Day 208 NE Anglesey Cliffs and Amlwch 

Friday 30 October 2015

Moelfre to Bull Bay

19 miles

Harbour Hotel, Cemaes

It was raining when I woke up and I had a long day ahead. I had a big breakfast and decided I could wait until 8.30 at the latest to leave (the forecast was for the rain to clear but the sky was quite dark). I donned my waterproof and headed out. After 20 minutes the rain stopped and gradually the day brightened.    

A row of fishermen’s cottages in Moelfre
 Moelfre has a rather smart-looking lifeboat station and heritage centre; it’s proud of its lifeboat.  

Lifeboat sculpture
Bryn Wylea (Look-Out) sculpture on the headland
 I better understood this pride when I passed the memorial to the 450 souls lost in 1859 when the Royal Charter sailing cutter was shipwrecked near to the town.  

Memorial to the loss of the Royal Charter in 1859
 Today’s walk spent a lot of time on the cliff top, the path going up and down. It was great, but hard work. First I had to get around the large and beautiful beaches in Dulas Bay.  

Dulas Bay beaches
 I had to go inland quite a way to cross the Afon Goch and there was plenty of marshland around the edge of Traeth Dulas (Dulas Beach).  

Walkingb around Traeth Dulas
 As I walked up through Dulas village I saw a couple of red squirrels; compensation for not seeing any in Formby! Anglesey has eradicated the grey variety and only has red ones.  

Ynys Dulas, complete with tower; Great Orme in the distance
Stunning views as the cloud lifted
 The cliff top walk to Point Lynas was stunning. Great views across to the mainland and beautiful Autumn colours on the cliffs. Also, lots of cows and pheasants! 

Point Lynas
Lolking back on a hilly walk and beautiful views
 I rounded the NE corner of Anglesey and saw the loveliest bay for swimming. If only I was still carrying my swimming costume! 

Fancy a swim? Porth Eilian
 I headed along the N coast, opposite the small rocky isle of East Mouse, to Amlwch, Wales’ most Northerly town.  

Gorse and ferns all along the cliff top
 Amlwch’s history is based on copper mining at Parys Mountain just behind it. At one point in the 18th Century this was the most productive copper mine in the world, producing copper for coins and copper-bottomed boats to keep the Royal Navy afloat. Amlwch Port itself was looked like it hadn’t changed in centuries. I didn’t have time to go in the Copper Kingdom Centre, but it looked like it had an interesting story to tell. This place was stuck in the last century (or maybe the one before).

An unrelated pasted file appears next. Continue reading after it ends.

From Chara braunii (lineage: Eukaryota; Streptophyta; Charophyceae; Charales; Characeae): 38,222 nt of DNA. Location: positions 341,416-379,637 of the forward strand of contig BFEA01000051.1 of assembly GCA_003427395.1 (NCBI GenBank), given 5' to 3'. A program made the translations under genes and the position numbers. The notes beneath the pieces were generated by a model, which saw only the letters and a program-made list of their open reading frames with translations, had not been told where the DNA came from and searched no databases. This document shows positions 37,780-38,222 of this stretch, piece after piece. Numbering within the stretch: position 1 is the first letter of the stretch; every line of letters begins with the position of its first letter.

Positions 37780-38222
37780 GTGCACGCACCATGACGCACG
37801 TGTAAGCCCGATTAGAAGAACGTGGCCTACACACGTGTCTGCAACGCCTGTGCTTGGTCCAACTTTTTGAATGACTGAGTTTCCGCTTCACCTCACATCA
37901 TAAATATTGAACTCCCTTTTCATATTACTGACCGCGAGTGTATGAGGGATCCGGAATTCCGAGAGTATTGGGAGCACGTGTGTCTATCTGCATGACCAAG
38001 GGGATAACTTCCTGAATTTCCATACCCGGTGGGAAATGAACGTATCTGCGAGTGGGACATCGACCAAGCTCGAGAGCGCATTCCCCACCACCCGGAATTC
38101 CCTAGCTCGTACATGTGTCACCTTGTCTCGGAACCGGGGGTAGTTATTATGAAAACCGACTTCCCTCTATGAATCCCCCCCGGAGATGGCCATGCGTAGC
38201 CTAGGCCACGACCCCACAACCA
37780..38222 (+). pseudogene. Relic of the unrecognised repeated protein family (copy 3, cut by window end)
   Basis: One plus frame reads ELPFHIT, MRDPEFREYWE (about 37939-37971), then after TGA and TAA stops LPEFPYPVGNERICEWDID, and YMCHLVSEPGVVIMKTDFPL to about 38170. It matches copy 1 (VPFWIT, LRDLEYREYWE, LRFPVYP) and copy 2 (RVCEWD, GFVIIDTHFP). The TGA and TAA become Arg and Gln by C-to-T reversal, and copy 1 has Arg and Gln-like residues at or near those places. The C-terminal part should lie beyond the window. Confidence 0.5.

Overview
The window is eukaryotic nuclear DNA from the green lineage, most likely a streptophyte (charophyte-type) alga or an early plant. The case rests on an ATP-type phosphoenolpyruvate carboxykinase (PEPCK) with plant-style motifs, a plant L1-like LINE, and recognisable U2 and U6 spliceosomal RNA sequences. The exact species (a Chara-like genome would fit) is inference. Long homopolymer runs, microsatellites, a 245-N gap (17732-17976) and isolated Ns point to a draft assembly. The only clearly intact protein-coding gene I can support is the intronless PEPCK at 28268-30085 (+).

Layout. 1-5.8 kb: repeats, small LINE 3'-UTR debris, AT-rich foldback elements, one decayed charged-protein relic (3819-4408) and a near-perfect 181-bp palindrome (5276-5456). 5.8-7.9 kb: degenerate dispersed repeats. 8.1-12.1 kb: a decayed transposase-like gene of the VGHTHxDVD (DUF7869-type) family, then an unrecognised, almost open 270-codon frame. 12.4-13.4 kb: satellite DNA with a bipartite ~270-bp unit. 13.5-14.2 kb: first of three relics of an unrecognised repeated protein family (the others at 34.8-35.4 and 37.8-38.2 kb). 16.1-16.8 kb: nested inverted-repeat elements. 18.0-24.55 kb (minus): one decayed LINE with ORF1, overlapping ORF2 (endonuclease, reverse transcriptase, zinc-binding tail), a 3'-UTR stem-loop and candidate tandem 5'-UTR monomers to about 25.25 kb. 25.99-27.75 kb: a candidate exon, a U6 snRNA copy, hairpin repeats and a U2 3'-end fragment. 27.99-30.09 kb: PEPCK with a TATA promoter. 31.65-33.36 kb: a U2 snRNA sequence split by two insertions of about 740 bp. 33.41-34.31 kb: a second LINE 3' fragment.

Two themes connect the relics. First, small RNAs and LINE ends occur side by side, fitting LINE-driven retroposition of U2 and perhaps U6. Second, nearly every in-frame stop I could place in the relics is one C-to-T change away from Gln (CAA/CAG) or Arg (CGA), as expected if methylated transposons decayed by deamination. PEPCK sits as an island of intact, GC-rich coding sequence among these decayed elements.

Amlwch Port
 Just around the Cliff was Bull Bay, where I caught the bus to the cheapest hotel I could find, along the coast at Cemaes. The hotel was fine and in fact, I was pleasantly surprised by the standard of the food. My pumpkin soup was a particular highlight.  

pumpkin soup for Halloween

3 thoughts on “Day 208 NE Anglesey Cliffs and Amlwch 

  1. Rohan November 5, 2015 / 10:58 am

    Haha pumpkin soup. I did something similar with baby pumpkins last year. This year for fireworks ( last night here at the lighthouse) I did neep (swede in England) bowls for firework soup with sparklers. The passing festivals must enliven your walk and help you along. . I take it the swim spot wasn’t private enough to forget about a cossie.You are inspiring to the rest of us


    • Lucy November 5, 2015 / 6:43 pm

      Hi Rohan. I bet fireworks at the lighthouse were great – I know your soup would have been amazing. There were too many people about for a skinny dipping. I noted it as a place to return to!


  2. Chris Frazer November 5, 2015 / 6:43 pm

    Wow! Impressive pics all the way to the Pumpkin soup……no sure about that Airperson Newcombe……..the mountains are particularly impressive and the colours just glorious…UK at it’s best.


Leave a Reply

Fill in your details below or click an icon to log in: Logo

You are commenting using your account. Log Out /  Change )

Google photo

You are commenting using your Google account. Log Out /  Change )

Twitter picture

You are commenting using your Twitter account. Log Out /  Change )

Facebook photo

You are commenting using your Facebook account. Log Out /  Change )

Connecting to %s